I’m trying to figure out why I find this whole Disney Princess thing so annoying. When my daughter was little, she loved to watch Snow White, Sleeping Beauty, and Cinderella, over and over again, just as my granddaughter does now. I can remember scouring yard sales for old dance costumes and sparkly tiaras to facilitate the imaginative play. What I don’t remember is being so annoyed about it. Of course, back then, there wasn’t a different costume including every accessory down to the earrings, available in every store for each Disney princess, and in those days, Barbie was just a well built girl, not a "princess". Now there are princess pajamas, princess slippers, princess t shirts, princess backpacks, princess toothbrushes, princess undies, princess Band-Aids, princess boo-boo buddies, and even princess chicken noodle soup. Enough is enough!
I get annoyed at myself every time I purchase one of these insanely overpriced items. The only reason I continue to do so is because my granddaughter is so taken by them, they are "pretty" and, yes, I'm an old softy... but the question still remains, why does it bother me so? I suppose I could blame it on overkill in the marketing of these items. Besides all the chachkas, "Princess" stories abound, and are available in every genre, from DVD’s to computer games. Every kind of book from Pop-Up to Sticker and everything in between bombards us from every shelf in every store. Between all the story lines and all the props available, there isn’t much room left for any real creative, imaginative play. From what I can see, "Princess" play circa 2011 is more like a puppet show, with a well-worn script and real live costumed puppets ... our little girls. Even so, I don’t think the run-away marketing is really what sticks in my craw .
I guess I just have to admit it. It’s the falling in love and living “happily ever after” part that pushes my buttons. One of my younger colleagues has tried to explain to me that today’s princess stories really try to encourage girls to become empowered and that the more recent ones like Mulan , Pocahontas, and The Princess and the Frog portray girls as courageous and accomplished, but the fact is, the majority of the princesses even in these newer stories still end up falling in love with some guy and living “happily ever after”. I haven't seen one Princess yet deliver a line like “I’m sorry, it’s not you… it’s me. I need space to continue my studies, enjoy a rewarding and lucrative career, and then, when I’ve grown to know myself really well, I’ll consider partnering with someone who will be my intellectual and emotional equal.” (although, to be fair, even real life Princess Diana had a tough time integrating all the elements of that one). The princesses of the stories may exhibit talents and execute courageous deeds, but the fact remains that the authors have the characters fall in love to complete their journey to “happily ever after”. I’d like my grand daughters to feel complete all the time. I don’t like the idea that they might think that they need to look for someone else to make them “happy”.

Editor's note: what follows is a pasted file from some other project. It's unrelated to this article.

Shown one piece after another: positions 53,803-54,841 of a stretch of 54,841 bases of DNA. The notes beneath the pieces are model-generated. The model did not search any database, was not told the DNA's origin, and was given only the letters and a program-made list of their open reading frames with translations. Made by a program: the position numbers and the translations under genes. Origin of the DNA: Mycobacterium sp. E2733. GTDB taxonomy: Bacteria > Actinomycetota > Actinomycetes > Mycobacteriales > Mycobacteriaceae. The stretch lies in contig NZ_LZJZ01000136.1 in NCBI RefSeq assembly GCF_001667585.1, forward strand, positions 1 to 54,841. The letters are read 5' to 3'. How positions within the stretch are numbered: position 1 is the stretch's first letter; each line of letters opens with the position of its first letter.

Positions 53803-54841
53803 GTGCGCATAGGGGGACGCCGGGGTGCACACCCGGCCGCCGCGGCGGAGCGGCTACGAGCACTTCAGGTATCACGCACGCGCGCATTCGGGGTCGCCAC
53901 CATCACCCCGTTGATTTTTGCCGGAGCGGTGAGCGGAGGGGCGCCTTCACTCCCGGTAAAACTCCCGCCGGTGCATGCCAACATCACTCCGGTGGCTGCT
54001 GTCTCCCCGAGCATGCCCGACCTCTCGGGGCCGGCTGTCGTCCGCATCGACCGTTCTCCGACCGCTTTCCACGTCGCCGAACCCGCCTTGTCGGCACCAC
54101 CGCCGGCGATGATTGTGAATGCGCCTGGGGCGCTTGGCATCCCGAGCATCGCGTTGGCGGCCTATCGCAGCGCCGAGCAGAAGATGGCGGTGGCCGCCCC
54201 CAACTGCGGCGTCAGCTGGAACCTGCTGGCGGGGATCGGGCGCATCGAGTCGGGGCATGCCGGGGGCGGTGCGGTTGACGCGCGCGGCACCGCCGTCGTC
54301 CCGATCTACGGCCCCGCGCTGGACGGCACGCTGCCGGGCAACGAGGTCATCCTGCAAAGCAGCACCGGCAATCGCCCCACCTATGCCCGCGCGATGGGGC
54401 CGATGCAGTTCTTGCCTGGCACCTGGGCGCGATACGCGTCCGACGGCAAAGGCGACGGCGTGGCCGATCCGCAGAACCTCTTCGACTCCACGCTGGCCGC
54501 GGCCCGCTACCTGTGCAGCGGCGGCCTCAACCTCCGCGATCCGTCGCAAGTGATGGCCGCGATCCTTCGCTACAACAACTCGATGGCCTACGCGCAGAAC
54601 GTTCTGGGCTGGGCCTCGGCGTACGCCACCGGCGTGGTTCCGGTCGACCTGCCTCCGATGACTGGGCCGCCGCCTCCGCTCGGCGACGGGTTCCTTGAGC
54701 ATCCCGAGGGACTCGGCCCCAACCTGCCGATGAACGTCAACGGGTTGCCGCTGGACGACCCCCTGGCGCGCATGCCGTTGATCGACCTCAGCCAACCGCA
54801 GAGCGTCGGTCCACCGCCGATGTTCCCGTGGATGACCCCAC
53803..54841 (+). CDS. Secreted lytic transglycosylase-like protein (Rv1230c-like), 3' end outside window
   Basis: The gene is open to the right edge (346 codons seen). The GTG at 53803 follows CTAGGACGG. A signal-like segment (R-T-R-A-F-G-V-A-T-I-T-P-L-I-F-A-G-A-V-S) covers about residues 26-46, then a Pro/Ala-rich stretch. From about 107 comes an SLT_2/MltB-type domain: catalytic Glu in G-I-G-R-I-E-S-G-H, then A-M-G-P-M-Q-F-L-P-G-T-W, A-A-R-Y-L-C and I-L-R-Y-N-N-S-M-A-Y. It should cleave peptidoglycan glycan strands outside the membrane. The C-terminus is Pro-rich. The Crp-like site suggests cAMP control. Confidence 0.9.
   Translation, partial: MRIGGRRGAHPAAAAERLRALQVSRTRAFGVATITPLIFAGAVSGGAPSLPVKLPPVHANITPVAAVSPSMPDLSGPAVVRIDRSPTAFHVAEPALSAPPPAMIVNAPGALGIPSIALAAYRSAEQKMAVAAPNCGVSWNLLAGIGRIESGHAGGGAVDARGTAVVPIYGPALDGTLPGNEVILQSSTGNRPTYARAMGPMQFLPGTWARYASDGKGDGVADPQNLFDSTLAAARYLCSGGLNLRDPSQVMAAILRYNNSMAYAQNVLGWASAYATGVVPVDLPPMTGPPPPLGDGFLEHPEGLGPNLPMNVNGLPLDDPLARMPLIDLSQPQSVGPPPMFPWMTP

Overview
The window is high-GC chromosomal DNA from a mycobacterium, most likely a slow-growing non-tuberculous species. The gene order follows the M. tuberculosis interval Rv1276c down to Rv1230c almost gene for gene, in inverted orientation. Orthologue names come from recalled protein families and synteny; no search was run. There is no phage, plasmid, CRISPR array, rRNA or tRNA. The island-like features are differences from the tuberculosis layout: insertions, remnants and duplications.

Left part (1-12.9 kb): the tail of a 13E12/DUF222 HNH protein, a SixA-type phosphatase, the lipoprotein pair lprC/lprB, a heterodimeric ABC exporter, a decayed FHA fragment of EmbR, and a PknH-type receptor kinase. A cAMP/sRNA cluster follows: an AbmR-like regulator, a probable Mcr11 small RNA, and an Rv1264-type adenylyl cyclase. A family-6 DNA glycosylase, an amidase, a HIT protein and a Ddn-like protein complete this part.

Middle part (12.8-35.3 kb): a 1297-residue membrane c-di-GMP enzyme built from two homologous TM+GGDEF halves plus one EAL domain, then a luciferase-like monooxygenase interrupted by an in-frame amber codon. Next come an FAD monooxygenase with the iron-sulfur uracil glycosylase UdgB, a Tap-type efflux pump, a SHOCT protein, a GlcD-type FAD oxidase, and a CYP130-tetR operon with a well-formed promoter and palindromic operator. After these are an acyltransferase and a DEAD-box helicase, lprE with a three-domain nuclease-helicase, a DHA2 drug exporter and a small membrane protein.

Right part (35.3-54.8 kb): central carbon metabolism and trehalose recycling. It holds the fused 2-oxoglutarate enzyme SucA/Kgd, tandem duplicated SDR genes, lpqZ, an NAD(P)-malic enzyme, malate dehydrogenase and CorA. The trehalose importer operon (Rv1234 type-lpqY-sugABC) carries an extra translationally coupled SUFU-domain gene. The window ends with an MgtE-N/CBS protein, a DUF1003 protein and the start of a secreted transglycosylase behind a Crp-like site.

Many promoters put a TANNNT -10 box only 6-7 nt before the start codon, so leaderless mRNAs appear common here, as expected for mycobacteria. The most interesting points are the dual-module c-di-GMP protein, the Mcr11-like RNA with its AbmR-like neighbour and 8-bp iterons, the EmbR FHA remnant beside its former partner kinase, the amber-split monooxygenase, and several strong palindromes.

And so, I continue to assuage my guilt at participating in this charade by changing the endings a little to offer alternatives. “Gee, what a shame she didn’t think about travelling the world a bit and then enrolling in college before she settled down”, I say at the end of Sleeping Beauty. “Of course, she could have just thanked him nicely and asked for a ride back to the cottage where she could start a pharmaceutical company producing medicinal herbs and eventually find a cure for Plague, ” I add at the conclusion of Snow White. Pointing out that any one of the Princesses could have enjoyed a career in the opera, is one of my personal favorites.
I know I'm not alone in this dilemma. In her book, Cinderella Ate My Daughter, author Peggy Orenstein expresses genuine concern over the cultural messages little girls are getting from this phenomenon. A review in The New York Times highlights some of the observations expressed in her book. I recently heard a local news show do a short bit exploring the possible damage being done to young, impressionable self images by this obsession, and I've heard the clucking of parents and grandparents alike as we line up at the cash registers with the latest batch of princess "stuff". I know there are some people who will read this and think that I'm just an old dream crusher. But in 61 years, you have to learn something, and if there’s one thing I have learned for sure, it’s that nobody lives “happily ever after” until they fall in love with themselves.